release of her convicted spouse, as she has no means to support herself and
their children. Women enjoy little security and for the most part do not yet
have heritable rights to land or to property, although the draft land law
seeks to redress the rights of women, as noted above. 

There is nothing for women to fall back on, not even on their birth family,
who, having received barlake payments often encourage their daughters to
remain in failed marriages with violent husbands. So even with legal
support, some women who suffer DV and SGBV withdraw their cases only to
become serially assaulted. Also, in Timor-Leste, in divorce, the children go
to the husband, not to the wife, part of the reason that women remain in
violent marriages. In the future, changes in custody rules and the further
economic empowerment of all women will be the most important antidotes.
Three cases below illustrate the realities of DV.


“My boyfriend followed me. His brother had invited us to go to a party. On
the way home my boyfriend attacked me and tried to choke me
He had relations
with me and raped me (‘estraga’). Then we brought him to the tribunal
because my brother-in-law and my sister said we should. They said that we
would not use traditional justice.

It was my brother-in-law who told the police [what happened] because I could
not talk. I fainted and I could not eat for 1½ days. They just used a spoon
to feed me. My brother brought me to hospital and someone else brought the
doctor to give me an injection. We went home some days later and the police
came and asked us where that man’s house was. When I got home, the ‘Dato’
[an elder of the traditional justice adat council] was upset with me. He
said ‘It is not right that this problem has not been resolved by us. It
should be resolved with us before the information is given to the police’.
[I did not go to the ‘Dato’] because I did not think about these things,
myself. I knew that all they wanted was only just to eat meat. (*)

We had to follow adat to solve the problem, if not, the ‘Dato’ would say
that we had not respected them because we did not choose them to solve the
case. Anyway, if we go directly to the police, they will only send it back
to ‘tesi tradisaun’ [traditional adat arbitration]. I would like to put him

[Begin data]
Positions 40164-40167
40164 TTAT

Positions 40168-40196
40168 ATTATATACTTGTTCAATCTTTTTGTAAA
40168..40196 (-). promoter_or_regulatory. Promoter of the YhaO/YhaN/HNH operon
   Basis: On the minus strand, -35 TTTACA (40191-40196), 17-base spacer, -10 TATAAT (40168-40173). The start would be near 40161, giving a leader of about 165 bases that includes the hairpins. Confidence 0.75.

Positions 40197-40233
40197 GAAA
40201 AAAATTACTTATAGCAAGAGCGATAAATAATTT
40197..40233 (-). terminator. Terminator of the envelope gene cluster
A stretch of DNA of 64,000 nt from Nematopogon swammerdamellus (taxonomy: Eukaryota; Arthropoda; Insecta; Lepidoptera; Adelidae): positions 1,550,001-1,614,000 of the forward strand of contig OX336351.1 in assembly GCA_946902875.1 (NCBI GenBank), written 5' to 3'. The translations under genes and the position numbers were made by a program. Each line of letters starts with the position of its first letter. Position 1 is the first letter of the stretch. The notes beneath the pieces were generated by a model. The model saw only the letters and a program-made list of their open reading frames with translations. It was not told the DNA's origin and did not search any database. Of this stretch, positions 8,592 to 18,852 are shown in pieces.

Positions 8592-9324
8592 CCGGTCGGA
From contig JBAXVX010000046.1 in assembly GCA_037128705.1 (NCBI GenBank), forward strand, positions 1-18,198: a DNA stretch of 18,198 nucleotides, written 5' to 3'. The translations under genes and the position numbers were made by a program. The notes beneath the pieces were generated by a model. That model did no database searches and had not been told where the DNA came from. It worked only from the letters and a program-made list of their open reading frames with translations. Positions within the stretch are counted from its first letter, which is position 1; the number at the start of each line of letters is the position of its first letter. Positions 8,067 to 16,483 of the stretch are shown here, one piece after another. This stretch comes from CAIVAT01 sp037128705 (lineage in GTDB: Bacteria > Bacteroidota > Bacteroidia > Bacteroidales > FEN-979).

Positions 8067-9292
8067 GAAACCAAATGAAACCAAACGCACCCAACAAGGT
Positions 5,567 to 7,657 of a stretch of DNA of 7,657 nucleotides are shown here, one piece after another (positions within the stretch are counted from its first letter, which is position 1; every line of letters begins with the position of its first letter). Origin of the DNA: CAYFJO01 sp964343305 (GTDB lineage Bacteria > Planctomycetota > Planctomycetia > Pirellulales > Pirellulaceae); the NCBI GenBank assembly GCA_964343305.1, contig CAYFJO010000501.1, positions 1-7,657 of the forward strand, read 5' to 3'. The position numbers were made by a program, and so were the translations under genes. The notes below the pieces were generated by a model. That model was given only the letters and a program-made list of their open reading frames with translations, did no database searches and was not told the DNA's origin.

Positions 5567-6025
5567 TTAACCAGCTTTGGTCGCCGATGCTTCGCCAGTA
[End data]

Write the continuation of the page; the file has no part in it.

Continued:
in prison.  Coming from the ‘Dato’, the result will be to make the man pay a
‘casu sala’ [confession, admission of guilt, accompanied by a fine of money
and buffalos, see above, (*)].  My brother-in-law wanted him to go to court
and to jail. Only my brother-in-law gave me support.”   
For one and a half months, my husband was just gambling (playing pool). He
took the money that I had saved and used it for gambling.  I complained, but
he didn’t care.  He didn’t even care when the babies were crying.  So, I
threw a bucket of warm water on him that I had used to wash the babies.  In
response he punched me three times and kicked me twice, then stabbed me with
a pool cue, pulled my hair and threw me down forcefully onto the floor.

I was in pain so I took a knife and scared him so he ran out of the house.
If not, he would have killed me. I was wounded because he had hit me with
the pool cue. Then, I went to make a report to the police and the police
came to arrest him and to make an investigation.  

When I later returned to the police station, one police officer asked me,
‘Is that your husband you are bringing this food to? You’ve just given
birth, why didn’t you send someone else?’  The police did not allow him to
go home, but I said that since they had arrested him, his family had become
so mad with me.  And also, I have a little baby. Who will collect firewood
and get water while I look after my baby?

I asked them to release him because I had just given birth and I could not
use cold water. I also thought about the other babies. What would I do if
they were crying and asking for bread or other things in the early morning
which I wouldn’t be able to do as I must look after the new born? The police
released him at 9pm.  

I didn’t think about [going to the] court. I was just thinking about the
fact that he had hit me.  They could help, I just reported him so that the
police could give him advice or a warning not to do that again to me
He has
changed his behaviour since he has come back.  He has not been gambling
since.  He just goes to the garden and stays at home if he has nothing to
do. He said that he feels ashamed with the neighbours because I reported him
to the police.” She summarised her position, “I had a problem since my first
baby was born until now. He never listened to what I said. I wanted to scare
him and teach him a lesson as he always said I didn’t have the power to make
a report to the police
 I think the police system is better [than adat
justice], because the police can give him some moral motivation and an
ultimatum to not do this again.”  
In a short film by Ian White, a young East Timorese woman is interviewed in
hospital. As she begins to speak, you only see her face. As she describes
her case, the camera reveals her sitting on the hospital bed. She relates
that she had a good job. It involved her having to travel, so her employers
provided a motorcycle. Her brother was unemployed and became very jealous of
her success; he asked her for money. She told him to seek work. Then he
asked to use the motorcycle, but she refused, as it was her motorcycle for
work. He became angry and told her to get out of the house and not to think
she could continue live there any longer. She told him it was their home and
she had as much right to live there as he did. 

As she was sleeping one night, her brother returned to the house, entered
her room, poured petrol on her and lit a match, which he threw on her. She
was engulfed in flames. Her whole body, but for her face is bandaged. She